And thus make sure you get cells optimally positioned for FIB milling and cryo-ET !

Toro-Nahuelpan et al., Nature Methods, 2019
(e) FIB shallow angle view on cell framed in (b). (f) Final lamella. (g) Tomographic slice, 6.8 nm thickness, of the nuclear periphery of the cell in (e). NPC: nuclear pore complex; MT: microtubule. M. Toro-Nahuelpan et al., Nature Methods, 2019

Optimized cell spreading on EM grids thanks to micropatterning

By controlling the available adhesive surface and cell adhesion on EM grids, PRIMO micropatterning can modulate the cell spreading. And the cell spreading in turn can be a key asset for improved throughput for whole-cell cryo-electron tomography. Indeed, the spreading facilitates the identification (CLEM), preparation (FIB milling, sometimes not even needed if the sample is thin enough) and imaging (cryo-ET) of the intra-cellular targeted structures.

Lattice micropatterning improves throughput for cryo-ET of cell-cell contacts.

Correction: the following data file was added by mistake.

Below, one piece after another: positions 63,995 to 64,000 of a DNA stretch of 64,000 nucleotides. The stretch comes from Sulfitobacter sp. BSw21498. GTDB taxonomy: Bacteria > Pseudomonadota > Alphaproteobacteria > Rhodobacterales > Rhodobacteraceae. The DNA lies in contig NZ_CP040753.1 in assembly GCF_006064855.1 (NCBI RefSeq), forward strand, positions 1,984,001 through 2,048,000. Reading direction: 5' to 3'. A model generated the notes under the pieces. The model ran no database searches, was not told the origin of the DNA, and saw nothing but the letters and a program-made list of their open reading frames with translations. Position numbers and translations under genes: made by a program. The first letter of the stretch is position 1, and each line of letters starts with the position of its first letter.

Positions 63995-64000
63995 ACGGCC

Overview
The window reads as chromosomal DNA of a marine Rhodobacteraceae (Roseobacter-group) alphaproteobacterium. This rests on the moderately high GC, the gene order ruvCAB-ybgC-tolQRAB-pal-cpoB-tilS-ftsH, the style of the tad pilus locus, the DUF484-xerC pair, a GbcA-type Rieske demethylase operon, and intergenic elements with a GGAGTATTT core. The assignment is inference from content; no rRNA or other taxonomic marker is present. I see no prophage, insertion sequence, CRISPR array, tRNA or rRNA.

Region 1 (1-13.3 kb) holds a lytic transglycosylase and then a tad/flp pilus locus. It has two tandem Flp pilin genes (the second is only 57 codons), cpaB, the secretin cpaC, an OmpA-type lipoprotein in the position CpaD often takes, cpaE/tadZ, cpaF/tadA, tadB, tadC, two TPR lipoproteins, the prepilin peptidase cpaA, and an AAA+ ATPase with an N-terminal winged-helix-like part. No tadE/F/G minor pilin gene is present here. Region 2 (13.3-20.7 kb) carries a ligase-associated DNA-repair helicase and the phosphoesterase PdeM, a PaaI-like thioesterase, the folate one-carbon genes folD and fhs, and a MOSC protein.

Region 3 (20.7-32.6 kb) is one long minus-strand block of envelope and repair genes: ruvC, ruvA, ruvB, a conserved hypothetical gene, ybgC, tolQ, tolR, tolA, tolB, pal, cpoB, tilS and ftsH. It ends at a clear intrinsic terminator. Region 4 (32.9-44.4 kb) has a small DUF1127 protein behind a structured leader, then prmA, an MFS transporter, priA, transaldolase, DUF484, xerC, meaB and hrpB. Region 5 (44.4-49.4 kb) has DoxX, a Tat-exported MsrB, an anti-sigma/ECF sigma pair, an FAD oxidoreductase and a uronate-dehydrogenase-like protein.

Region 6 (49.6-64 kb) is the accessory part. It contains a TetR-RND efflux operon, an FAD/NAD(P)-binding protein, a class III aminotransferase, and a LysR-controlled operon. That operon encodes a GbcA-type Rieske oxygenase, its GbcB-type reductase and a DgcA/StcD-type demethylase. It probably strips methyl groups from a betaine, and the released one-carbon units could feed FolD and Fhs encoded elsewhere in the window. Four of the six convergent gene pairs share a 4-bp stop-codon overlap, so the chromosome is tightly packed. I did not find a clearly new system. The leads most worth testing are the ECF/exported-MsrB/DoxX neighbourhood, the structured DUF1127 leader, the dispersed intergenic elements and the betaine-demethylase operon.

(C, D) Fixed endothelial cells (ECs) on EM grids blanket-coated (C) and micropatterned (D). Dashed line: Z-stack reslice and line profile of DNA (teal) and VEcad signals (green). (E) Lattice micropatterning increased the distance between nuclei and cell-cell junctions. N = 10 grids, 120 measurements for blanket-coated condition, N = 3 grids, 320 measurements for micropatterned condition. (F) ECs on micropatterned glass overlaid with fluorescence image to show micropattern (green). (G) EC cell-cell contacts can be below 500 nm, the thickness threshold for cryo-EM. Scale bars, 20 μm. Engel, Vasquez et al, BioRxiv, 2020